The answer - or at least a possible answer - could be right in front of Carlisle. But Marion represents the one move he cannot make; Marion's defensive responsibilities are just too vital to the team's overall success, and though focusing more of his energies on the offensive end could give Dallas a substantial lift, it may come at too great a defensive cost. Marion needs rest, but he also needs to score more to maximize his utility, and yet the Mavericks need him to expound much of his energy in defensive coverage. There's virtually no happy medium, and if Carlisle isn't careful, he may overwork Marion to the point of muted effectiveness across the board.

Rob Mahoney writes about the Mavericks on his ESPN-affiliated blog The Two Man Game and about basketball for The New York Times's Off the Dribble blog. He occasionally writes about the Mavericks for Unfair Park.

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Mervis
Mervis

Ssssssssppppooooooooorrrrrrrrtttttttsssssss.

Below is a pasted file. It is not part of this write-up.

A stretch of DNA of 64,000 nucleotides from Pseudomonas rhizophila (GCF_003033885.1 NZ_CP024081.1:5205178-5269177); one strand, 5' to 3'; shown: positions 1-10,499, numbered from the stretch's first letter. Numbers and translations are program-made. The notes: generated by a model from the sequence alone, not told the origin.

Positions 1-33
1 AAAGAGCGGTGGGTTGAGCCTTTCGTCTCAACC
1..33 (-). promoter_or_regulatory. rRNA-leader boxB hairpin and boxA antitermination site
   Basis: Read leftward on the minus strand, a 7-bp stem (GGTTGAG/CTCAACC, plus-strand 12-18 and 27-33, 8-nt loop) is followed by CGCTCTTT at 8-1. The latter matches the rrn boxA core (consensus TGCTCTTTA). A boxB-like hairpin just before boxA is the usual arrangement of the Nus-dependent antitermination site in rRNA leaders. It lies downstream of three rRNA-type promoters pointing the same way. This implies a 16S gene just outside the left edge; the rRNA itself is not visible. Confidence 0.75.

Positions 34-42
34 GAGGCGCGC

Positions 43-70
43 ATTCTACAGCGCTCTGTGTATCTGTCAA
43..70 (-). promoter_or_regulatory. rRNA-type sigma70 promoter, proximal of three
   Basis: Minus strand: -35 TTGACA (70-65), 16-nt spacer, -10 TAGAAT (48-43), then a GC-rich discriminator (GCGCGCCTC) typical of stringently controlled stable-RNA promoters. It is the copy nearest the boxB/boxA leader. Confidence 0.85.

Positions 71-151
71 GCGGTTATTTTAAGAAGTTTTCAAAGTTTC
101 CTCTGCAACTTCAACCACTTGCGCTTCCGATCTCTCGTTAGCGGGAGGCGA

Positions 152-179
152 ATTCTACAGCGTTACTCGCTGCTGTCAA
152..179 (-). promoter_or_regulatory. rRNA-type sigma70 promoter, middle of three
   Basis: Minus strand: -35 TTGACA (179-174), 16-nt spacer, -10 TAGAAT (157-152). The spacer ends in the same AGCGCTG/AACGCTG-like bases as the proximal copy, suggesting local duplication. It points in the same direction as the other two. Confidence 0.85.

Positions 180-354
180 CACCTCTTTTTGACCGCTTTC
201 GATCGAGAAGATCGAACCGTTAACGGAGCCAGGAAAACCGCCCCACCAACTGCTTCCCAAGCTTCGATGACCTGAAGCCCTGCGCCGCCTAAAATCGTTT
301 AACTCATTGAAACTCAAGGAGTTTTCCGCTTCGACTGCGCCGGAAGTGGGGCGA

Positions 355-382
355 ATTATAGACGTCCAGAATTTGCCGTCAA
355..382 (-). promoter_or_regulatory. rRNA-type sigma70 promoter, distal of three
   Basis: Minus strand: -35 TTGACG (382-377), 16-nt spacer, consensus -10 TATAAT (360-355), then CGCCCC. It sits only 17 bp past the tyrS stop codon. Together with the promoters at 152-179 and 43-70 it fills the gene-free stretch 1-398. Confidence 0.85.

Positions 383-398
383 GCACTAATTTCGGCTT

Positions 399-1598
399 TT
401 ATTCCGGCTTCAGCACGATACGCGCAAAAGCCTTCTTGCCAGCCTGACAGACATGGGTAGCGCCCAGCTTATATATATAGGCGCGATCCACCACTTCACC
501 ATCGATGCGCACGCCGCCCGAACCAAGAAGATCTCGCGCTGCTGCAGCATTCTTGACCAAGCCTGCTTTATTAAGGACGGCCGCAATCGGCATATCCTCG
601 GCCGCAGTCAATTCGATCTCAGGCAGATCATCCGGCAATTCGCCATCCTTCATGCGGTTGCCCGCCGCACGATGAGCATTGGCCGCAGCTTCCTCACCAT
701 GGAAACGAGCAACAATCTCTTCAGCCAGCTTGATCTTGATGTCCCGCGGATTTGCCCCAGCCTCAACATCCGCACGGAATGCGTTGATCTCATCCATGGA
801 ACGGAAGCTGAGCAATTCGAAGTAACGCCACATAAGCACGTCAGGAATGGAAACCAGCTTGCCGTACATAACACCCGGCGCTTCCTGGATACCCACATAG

When do we get a story on the Western Division leading Stars?

Rodveal41
Rodveal41

As long as the matrix does'nt try to do too much, he's an effective scorer with his runners and inside buckets. But the dude has no business shooting jumpers.

Sazidrabbani@yahoo.com
Sazidrabbani@yahoo.com

Shawn Marion is an amazing unselfish player, does all the dirty work that no one wants,he is at the right place at the right time so nowitzki can drive in without an extra defender covering him. Dallas would not have won the championship without him shutting down kd,Kobe,lebron and others. What a vital, yet underrated player

Chip Orr
Chip Orr

Agree.  Marion absolutely shut down Carmelo the other night - it was beautiful to watch but under the radar if you weren't paying attention.  But Marion missed his 4th quarter shots and fatigue certainly played a role in that.